Judiciary at Risk of Closure Due to Shutdown

A prolonged partial government shutdown could impact more than executive branch functions.  The federal judiciary is nearly a week away from shutting down, an unprecedented incident that could spell trouble for legal cases across the country.

The federal judiciary announced on January 7 that without congressional appropriations, the courts would be using fee balances and other non-appropriated funds to maintain operations until January 18. This is longer than the originally predicted January 11, but still presents challenges to the functioning of the judiciary.

As explained in the announcement, “In an effort to achieve this goal, courts have been asked to delay or defer non-mission critical expenses, such as new hires, non-case related travel, and certain contracts. Judiciary employees are reporting to work and currently are in full-pay status.”

Courts around the country have already taken steps to combat the lack of funds such as suspending or postponing all civil cases and shutting down certain civil functions.

The federal judiciary has encouraged courts to work with their district’s U.S. Attorney, U.S. Marshal, and Federal Protective Service staff to maintain court operations, but the courts lack a uniform system for handling this situation.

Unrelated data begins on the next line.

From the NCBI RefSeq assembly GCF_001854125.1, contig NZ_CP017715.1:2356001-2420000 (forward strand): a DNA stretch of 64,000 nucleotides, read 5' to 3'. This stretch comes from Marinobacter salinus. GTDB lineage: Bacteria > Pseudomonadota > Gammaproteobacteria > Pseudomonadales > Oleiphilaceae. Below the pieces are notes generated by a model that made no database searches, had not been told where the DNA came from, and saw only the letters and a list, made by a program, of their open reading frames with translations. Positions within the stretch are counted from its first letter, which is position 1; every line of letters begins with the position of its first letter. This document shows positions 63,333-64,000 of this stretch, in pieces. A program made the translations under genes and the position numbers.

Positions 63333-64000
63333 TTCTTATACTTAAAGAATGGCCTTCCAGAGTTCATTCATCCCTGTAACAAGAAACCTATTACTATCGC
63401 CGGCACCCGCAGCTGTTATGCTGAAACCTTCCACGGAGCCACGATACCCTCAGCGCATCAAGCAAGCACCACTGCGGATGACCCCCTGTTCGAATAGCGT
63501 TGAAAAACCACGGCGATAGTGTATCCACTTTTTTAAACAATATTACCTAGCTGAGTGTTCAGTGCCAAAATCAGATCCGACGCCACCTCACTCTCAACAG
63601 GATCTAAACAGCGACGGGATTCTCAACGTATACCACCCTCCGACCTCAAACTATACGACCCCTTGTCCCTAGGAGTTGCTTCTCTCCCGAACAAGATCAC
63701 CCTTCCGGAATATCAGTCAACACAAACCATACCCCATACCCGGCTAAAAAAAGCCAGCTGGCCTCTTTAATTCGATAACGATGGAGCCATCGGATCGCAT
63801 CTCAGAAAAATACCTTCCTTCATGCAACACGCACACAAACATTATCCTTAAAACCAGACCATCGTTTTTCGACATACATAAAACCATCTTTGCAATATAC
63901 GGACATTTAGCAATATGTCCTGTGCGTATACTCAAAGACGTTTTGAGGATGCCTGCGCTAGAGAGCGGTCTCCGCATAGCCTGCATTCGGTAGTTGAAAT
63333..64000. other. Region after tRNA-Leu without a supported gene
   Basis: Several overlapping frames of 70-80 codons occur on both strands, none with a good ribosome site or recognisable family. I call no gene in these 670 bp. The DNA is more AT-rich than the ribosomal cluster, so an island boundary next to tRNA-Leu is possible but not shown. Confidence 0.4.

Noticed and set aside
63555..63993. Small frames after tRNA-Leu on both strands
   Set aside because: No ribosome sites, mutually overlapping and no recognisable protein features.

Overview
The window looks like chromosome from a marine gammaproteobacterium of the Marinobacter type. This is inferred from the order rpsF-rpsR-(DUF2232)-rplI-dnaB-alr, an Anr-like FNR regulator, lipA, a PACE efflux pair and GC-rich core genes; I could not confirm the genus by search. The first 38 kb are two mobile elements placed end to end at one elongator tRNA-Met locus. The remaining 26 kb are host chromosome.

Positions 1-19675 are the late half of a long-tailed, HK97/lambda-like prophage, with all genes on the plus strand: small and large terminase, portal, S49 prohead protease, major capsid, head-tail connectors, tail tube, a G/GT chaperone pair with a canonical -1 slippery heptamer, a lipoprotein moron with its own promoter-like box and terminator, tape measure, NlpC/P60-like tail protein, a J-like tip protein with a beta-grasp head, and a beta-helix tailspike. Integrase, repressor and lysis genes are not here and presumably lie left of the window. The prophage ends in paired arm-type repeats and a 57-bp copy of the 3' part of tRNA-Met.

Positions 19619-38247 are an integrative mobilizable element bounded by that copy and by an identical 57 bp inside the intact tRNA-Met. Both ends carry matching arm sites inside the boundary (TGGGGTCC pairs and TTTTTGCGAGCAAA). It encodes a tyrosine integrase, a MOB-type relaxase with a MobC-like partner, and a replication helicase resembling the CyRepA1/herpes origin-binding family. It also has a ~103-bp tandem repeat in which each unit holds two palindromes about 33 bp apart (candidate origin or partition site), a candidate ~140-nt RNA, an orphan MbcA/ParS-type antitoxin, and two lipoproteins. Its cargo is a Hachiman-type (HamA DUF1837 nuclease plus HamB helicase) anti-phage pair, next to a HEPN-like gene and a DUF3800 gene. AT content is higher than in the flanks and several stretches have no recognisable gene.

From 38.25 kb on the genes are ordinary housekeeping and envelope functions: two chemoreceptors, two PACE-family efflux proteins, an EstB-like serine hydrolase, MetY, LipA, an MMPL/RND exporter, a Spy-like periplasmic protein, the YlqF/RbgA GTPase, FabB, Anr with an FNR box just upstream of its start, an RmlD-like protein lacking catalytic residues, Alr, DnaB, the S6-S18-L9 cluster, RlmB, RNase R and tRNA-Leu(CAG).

The New York Times reported, “Federal judges across the country have issued a hodgepodge of conflicting orders. In the Federal District Court for the Southern District of West Virginia, a federal judge ordered that all cases in which the federal government is a party be delayed. Another judge issued an order exempting his own cases from the first judge’s order. The second judge, Joseph R. Goodwin, wrote: ‘It is my view that the government should not be given special influence or accommodation in cases where such special considerations are unavailable to other litigants.’ Justice Department lawyers whose civil cases are not granted delays can keep working to meet court deadlines and requirements for filings and appearances.”

Criminal cases are expected to continue as scheduled. During previous government shutdowns the Supreme Court has remained open. The Supreme Court is scheduled to hear 11 cases this month.

Posted in Featured News

Print

This Week on FEDtalk

Long Term Planning and Supplemental Insurance Options for Feds

Weighing the pros and cons of various insurance options can be difficult.  Tune into FEDtalk this Friday for a clear explanation of the long term planning and supplemental insurance options available to federal employees.

Read more ...

Hear it from FLEOA

FLEOA Highlights Important Policy, People During Police Week

The Federal Law Enforcement Officers Association (FLEOA) is continually committed to serving our members and the federal law enforcement community. This Police Week, FLEOA has dedicated special time and attention to pushing policy that helps the law enforcement community protect and serve their community. From events highlighting the importance of police to meetings on the Hill, FLEOA is excited to engage the public and policy makers on law enforcement issues during this time of heightened awareness.

Read more ...
FEDagent

FEDagent.com

The free weekly e-report for Federal Law Enforcement

Get in touch with us

Email FEDagent publisher

Copyright 2019 FEDagent.com
Hosted by Peak Media Company, LLC